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Five Tips For a Successful Interview
June 01, 2012

Many would argue that these last five years have not been the best time to be a fresh entrée in the design and architectural marketplace. While this is true in pure numbers, arguably, this is the best time for talented, confident, capable and motivated students to make this transition. In many cases, companies are looking to hire talent to fill out their reduced ranks, to add a fresh point of view, expand their technical and creative skill-set, and to establish the next generation of design industry leaders.

However, this is not a great time for those who lack motivation, have weak skills, or for those whose educational efforts may not have been spent at the country’s best schools. It also is poor timing for those who have not made the effort to present themselves, their skills and their ambitions in a clear, effective way with that most important first impression, their portfolio. 

These times are great because for many who went into the field at the beginning of the industry slowdown, they have now opted out or lost interest in the industry. Talent abhors a vacuum, and the best talent is now needed to fill that vacuum left by others.

Five points to consider for successful interviewing include:

Be prepared: The Boy Scouts are right, be prepared. Go into an interview with a clear understanding of a company’s portfolio, its mission and values, key players within the company, and the types of roles and positions that are typically found within. Knowing how you might fit into the company’s structure also is a requirement.

Relevant portfolio: Your portfolio should be clear, unique, well organized, and illustrate the progression of your abilities and growth during academic years across a wide variety of skills. Your rendering, technical, digital, programming and creative skills should speak for themselves, and only be enhanced by your commentary and input. In this era of team projects, an understanding of what areas of the project you influenced and/or directed, versus the output of the entire team, also is helpful. The project brief, problems addressed and solved, and the unique twist that was taken in this particular project development also are important when showing any project.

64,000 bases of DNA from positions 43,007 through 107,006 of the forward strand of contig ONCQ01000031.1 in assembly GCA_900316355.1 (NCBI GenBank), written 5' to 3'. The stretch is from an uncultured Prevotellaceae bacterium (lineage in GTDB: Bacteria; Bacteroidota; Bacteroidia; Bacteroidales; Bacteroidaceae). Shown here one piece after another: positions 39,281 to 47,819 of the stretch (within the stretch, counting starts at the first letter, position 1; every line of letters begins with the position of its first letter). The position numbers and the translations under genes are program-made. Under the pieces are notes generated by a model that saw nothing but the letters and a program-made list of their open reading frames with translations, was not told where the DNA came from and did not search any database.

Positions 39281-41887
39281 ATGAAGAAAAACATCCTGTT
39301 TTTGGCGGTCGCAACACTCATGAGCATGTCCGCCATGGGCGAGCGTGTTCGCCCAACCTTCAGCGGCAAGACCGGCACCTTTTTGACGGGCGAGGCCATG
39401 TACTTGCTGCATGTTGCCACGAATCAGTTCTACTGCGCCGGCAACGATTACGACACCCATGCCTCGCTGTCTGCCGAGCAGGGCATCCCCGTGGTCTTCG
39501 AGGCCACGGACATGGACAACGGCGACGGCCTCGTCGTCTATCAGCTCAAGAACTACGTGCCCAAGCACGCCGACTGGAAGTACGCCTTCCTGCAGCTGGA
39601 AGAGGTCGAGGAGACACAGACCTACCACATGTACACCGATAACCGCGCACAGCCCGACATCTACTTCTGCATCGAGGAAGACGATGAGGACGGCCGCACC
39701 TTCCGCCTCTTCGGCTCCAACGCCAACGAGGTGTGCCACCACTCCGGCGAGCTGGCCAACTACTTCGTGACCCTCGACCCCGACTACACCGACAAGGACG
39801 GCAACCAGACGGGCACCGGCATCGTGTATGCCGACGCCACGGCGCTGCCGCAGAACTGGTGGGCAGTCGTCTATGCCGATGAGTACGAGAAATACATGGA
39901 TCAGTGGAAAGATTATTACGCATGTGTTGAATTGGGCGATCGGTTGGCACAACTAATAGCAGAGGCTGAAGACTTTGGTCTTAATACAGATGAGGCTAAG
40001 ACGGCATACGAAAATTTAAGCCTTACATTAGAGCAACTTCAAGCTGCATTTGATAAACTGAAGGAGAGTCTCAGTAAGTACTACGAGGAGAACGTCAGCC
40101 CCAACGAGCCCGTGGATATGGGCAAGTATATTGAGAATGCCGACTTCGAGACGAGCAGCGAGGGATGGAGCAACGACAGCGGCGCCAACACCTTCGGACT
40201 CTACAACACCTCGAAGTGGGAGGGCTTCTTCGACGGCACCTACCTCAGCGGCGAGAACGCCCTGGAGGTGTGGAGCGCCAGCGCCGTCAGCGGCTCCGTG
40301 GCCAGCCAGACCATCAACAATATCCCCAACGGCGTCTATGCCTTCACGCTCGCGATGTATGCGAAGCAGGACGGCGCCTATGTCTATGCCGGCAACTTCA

Ask questions: When being interviewed, be prepared to ask questions. This might involve asking about the prospective firm’s portfolio, the type of business it does or unique aspects of its client base (i.e., lifestyle, international work, luxury or value). Also be prepared to talk a bit about your interest regarding these categories, as well.

Be personable: While it is not a “date,” better understanding what makes you a well-rounded, interesting, motivated and disciplined person is helpful. Interests outside of work, such as athletics, music, art and social involvement, all become differentiators when companies are looking at multiple applicants. A person who is accomplished in one area very often takes that discipline and accomplishment and applies it to other areas.

Know Your Goals: It is important to understand if this position is a “starter” job that will lead to something you really want to do, or whether it represents more of a long-term career plan. While this might not always be clear by looking in from the outside, you should at least have a sense of your career path in the back of your mind (i.e., working at the wallpaper store versus a Top Ten design firm). While every job done well is a stepping-stone to the next one, companies are often leery of designers who are looking for a launch pad, planning to take the training and run. Obviously, employers prefer prospective employees who have a longer view of what it takes to progress both personally and professionally in the industry, and who are willing to make at least a midterm commitment to the journey.
In the end, there has to be a two-way fit between the design firm and the applicant. That fit is made up of a wide variety of elements. Some elements are personal—such as chemistry, workplace culture or location—and others are more professional—such as mentoring, co-worker capabilities, portfolio and work opportunities. It is in that delicate balance that any position could become a win-win for a company and its employees. While the industry may have a reputation for hiring and firing—great firms, don’t. Better understand how the firm you are considering has maintained its workload and employees during the recent downturn, and you will find a workplace that is committed to long view, employee investment and growth.

—Ken Nisch is chairman of JGA.

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